Lancaster EPrints

Pharmacological effects of cannabinoids on the Caco-2 cell culture model of intestinal permeability.

Alhamoruni, A. and Lee, A. C. and Wright, K. L. and Larvin, M. and O'Sullivan, S. E. (2010) Pharmacological effects of cannabinoids on the Caco-2 cell culture model of intestinal permeability. Journal of Pharmacology and Experimental Therapeutics, 335 (1). pp. 92-102. ISSN 0022-3565

Full text not available from this repository.

Abstract

Activation of cannabinoid receptors decreases emesis, inflammation, gastric acid secretion, and intestinal motility. However, the effects of cannabinoids on intestinal permeability have not yet been established. The aim of the present study is to examine the effects of cannabinoids on intestinal permeability in an in vitro model. Caco-2 cells were grown until fully confluent on inserts in 12-well plates. Transepithelial electrical resistance (TEER) measurements were made as a measure of permeability. EDTA (50 μM) was applied to reversibly increase permeability (reduce TEER). The effects of cannabinoids on permeability in combination with EDTA, or alone, were assessed. Potential target sites of action were investigated using antagonists of the cannabinoid (CB)1 receptor, CB2 receptor, transient receptor potential vanilloid subtype 1 (TRPV1), peroxisome proliferator-activated receptor (PPAR)γ, PPARα, and a proposed cannabinoid receptor. When applied to the apical or basolateral membrane of Caco-2 cells, Δ9-tetrahydrocannabinol (THC) and cannabidiol (CBD) enhanced the speed of recovery of EDTA-induced increased permeability. This effect was sensitive to cannabinoid CB1 receptor antagonism only. Apical application of endocannabinoids caused increased permeability, sensitive to cannabinoid CB1 receptor antagonism. By contrast, when endocannabinoids were applied basolaterally, they enhanced the recovery of EDTA-induced increased permeability, and this involved additional activation of TRPV1. All cannabinoids tested increased the mRNA of the tight junction protein zona occludens-1, but only endocannabinoids also decreased the mRNA of claudin-1. These findings suggest that endocannabinoids may play a role in modulating intestinal permeability and that plant-derived cannabinoids, such as THC and CBD, may have therapeutic potential in conditions associated with abnormally permeable intestinal epithelium.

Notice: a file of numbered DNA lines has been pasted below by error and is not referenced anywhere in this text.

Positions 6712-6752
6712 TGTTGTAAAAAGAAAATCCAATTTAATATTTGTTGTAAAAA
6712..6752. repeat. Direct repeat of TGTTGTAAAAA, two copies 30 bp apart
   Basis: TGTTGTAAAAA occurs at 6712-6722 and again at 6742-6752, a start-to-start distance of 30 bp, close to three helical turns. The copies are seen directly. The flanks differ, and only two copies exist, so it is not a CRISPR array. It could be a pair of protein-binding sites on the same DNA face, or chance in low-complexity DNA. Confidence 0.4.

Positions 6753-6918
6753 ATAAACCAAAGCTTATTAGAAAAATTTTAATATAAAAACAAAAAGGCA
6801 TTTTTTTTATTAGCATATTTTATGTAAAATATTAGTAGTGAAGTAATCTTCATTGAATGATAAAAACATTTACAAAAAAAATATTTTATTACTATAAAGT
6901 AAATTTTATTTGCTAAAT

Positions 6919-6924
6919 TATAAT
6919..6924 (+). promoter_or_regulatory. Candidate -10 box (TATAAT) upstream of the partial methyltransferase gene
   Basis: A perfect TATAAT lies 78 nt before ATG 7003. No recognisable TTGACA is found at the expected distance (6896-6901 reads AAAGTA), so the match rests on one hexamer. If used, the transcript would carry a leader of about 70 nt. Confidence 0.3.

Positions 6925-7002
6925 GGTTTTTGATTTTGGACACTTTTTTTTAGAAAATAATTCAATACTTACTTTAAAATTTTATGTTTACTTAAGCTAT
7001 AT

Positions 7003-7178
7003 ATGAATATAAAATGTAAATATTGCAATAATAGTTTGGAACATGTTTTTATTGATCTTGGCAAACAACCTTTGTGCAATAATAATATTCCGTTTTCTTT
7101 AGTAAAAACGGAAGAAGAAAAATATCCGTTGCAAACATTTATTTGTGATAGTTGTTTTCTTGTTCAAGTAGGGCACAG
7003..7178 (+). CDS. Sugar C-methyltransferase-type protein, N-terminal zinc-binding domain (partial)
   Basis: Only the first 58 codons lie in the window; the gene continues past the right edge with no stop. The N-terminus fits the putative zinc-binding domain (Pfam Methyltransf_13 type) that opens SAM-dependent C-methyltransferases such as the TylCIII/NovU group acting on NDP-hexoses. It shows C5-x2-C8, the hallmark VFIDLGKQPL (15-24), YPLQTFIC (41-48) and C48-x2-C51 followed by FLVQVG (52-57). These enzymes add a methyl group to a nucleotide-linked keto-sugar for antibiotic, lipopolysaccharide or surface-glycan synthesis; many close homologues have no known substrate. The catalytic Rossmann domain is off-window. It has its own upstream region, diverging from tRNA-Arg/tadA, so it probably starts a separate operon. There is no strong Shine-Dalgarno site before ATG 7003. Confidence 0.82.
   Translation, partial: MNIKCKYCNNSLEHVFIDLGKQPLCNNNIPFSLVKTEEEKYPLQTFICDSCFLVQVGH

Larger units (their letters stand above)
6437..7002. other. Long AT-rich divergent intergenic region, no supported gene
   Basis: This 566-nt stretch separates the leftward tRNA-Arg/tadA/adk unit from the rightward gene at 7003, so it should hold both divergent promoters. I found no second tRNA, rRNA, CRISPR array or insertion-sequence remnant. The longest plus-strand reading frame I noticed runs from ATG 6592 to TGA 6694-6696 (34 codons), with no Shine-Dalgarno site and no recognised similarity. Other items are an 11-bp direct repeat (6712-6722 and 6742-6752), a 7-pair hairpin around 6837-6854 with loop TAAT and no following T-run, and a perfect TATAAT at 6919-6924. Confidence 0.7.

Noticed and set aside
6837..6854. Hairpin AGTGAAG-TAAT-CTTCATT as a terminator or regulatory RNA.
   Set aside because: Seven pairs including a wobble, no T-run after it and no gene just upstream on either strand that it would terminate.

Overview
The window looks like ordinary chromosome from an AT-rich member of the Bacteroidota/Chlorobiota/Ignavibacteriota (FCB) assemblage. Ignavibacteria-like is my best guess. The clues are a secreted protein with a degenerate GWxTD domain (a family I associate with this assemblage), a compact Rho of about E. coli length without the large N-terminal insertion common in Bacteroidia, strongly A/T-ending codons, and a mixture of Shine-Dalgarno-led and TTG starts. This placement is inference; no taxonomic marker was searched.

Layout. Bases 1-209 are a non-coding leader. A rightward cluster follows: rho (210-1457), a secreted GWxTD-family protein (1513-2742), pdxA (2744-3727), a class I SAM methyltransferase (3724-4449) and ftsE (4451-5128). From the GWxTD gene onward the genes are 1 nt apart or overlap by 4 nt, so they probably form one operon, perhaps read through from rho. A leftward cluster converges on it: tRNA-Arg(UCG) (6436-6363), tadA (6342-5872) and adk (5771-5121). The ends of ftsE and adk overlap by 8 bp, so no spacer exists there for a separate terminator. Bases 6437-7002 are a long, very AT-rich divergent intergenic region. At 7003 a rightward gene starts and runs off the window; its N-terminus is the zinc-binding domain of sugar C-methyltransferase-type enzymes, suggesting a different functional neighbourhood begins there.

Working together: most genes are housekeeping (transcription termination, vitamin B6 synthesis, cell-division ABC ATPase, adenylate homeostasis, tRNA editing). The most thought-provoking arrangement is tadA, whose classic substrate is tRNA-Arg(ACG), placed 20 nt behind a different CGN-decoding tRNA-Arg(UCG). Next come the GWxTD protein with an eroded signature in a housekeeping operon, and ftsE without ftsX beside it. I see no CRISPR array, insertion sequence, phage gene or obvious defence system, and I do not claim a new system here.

Item Type: Article
Journal or Publication Title: Journal of Pharmacology and Experimental Therapeutics
Subjects: R Medicine > RM Therapeutics. Pharmacology
Departments: Faculty of Health and Medicine > Biomedical & Life Sciences
ID Code: 40884
Deposited By: Mr Richard Ingham
Deposited On: 16 Jun 2011 09:21
Refereed?: Yes
Published?: Published
Last Modified: 06 Aug 2013 05:05
Identification Number:
URI: http://eprints.lancs.ac.uk/id/eprint/40884

Actions (login required)

View Item